My hon. Friend recently gave me an opportunity to see conditions in Axminister and stressed the town's need for a bypass. On Monday we announced this year's grant for local authorities. In that grant we concentrated on providing funds for bypasses. Fifty new schemes, costing over £1 million each, including 35 definite bypass schemes, were financed by the Government last Monday. After Christmas we shall produce a White Paper setting out the trunk road programme for the coming years. We hope to make worthwhile progress on bypass schemes. Axminister's problems are very much in our minds.

Mr. Robert Hughes

How is the Scottish response to the White Paper being collected and collated? Yesterday it was announced that we shall get £109 million of our money back from the EEC for the roads programme. What share of that money will go to Scotland and to the North, instead of being concentrated in the South, as Treasury leaks imply?

Mr. Clarke

The Department is not responsible for roads in Scotland. They are the responsibility of my right hon. Friend the Secretary of State for Scotland. The arrangements that the Prime Minister negotiated for the refund of Britain's contribution have enabled large sums to be put into the trunk road programme. The money has enabled us to maintain a level of trunk road building that would otherwise have been impossible. Therefore, the EEC refund has contributed to our ability to build bypasses and to take lorries away from people's homes.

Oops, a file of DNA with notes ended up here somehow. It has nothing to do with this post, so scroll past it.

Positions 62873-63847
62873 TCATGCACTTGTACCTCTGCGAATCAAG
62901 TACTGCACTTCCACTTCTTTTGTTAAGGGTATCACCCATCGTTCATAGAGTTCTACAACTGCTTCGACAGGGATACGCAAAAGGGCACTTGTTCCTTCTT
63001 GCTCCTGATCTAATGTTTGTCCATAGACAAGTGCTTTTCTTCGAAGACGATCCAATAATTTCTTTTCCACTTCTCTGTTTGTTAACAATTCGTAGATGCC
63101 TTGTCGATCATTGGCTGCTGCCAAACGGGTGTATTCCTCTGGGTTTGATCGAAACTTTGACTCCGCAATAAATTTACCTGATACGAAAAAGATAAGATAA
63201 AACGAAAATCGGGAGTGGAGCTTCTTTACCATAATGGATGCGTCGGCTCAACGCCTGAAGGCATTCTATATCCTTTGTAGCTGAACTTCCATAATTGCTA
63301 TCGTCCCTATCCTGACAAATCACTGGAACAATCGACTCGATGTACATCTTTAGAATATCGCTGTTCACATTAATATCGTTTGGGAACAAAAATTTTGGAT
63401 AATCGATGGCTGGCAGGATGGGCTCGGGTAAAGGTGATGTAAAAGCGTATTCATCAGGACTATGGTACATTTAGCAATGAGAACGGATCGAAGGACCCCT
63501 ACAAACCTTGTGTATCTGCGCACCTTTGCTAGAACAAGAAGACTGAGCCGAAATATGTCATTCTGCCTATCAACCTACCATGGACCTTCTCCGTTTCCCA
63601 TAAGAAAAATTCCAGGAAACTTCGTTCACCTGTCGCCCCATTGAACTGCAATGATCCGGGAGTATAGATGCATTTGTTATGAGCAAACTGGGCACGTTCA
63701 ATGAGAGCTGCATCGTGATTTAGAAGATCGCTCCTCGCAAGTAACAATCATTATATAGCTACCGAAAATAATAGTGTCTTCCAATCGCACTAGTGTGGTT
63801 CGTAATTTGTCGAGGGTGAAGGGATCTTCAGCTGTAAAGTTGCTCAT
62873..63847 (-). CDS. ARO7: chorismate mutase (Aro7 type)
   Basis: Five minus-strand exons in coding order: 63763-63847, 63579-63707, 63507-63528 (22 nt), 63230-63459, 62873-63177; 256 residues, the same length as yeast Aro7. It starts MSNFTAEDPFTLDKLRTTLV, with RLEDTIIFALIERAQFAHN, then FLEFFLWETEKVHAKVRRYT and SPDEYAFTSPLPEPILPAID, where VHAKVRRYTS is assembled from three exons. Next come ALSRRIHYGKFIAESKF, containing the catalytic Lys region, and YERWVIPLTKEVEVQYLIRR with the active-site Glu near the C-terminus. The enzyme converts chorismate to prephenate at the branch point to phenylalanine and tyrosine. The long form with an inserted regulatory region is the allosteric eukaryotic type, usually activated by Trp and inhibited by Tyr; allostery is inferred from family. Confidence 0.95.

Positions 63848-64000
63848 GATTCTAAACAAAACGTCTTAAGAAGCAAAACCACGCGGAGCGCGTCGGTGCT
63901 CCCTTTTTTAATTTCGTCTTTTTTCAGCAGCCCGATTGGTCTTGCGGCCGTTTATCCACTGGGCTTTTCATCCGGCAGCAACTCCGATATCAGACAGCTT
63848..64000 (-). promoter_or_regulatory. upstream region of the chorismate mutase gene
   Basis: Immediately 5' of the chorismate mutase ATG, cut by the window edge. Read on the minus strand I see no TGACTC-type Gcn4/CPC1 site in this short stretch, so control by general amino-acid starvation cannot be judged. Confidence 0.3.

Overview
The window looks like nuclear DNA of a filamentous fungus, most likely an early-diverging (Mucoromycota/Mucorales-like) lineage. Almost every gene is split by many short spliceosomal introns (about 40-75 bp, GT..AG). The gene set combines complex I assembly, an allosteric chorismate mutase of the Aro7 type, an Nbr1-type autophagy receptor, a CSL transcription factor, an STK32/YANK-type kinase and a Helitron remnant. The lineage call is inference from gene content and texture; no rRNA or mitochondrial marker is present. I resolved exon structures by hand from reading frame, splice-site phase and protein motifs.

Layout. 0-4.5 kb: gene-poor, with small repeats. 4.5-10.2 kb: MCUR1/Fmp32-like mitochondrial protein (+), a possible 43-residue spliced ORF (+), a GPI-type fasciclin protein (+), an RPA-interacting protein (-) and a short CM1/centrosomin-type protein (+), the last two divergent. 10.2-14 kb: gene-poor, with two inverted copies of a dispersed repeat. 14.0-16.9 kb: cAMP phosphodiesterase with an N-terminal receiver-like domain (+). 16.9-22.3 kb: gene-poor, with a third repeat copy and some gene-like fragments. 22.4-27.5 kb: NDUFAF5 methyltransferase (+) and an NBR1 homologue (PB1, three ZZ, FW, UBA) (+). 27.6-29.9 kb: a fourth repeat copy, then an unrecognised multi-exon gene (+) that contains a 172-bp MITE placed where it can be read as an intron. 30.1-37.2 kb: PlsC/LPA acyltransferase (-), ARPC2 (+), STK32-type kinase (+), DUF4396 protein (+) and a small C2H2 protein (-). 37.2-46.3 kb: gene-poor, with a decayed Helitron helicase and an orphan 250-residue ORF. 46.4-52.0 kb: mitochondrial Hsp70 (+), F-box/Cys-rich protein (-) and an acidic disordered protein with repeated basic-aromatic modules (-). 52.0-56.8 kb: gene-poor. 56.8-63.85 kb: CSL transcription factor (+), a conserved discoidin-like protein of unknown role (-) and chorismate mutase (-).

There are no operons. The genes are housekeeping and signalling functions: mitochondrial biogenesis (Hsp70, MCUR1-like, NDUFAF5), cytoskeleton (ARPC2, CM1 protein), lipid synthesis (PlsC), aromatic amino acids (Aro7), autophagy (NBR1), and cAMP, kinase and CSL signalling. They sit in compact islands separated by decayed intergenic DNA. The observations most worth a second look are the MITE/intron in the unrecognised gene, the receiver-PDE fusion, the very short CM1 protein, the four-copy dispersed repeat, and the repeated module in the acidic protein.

Mr. Hughes

I am well aware that the Secretary of State for Scotland is responsible for Scotland's roads, but I am asking the Minister how he is co-operating with the Secretary of State to discover the Scottish response to the White Paper "Lorries, People and the Environment."

Mr. Clarke

The consultations on the White Paper on the Armitage report are nationwide, and the Scottish Office will be involved in considering the representations received from Scotland. The Government as a whole will consider all representations on the proposals in the course of the next two or three months.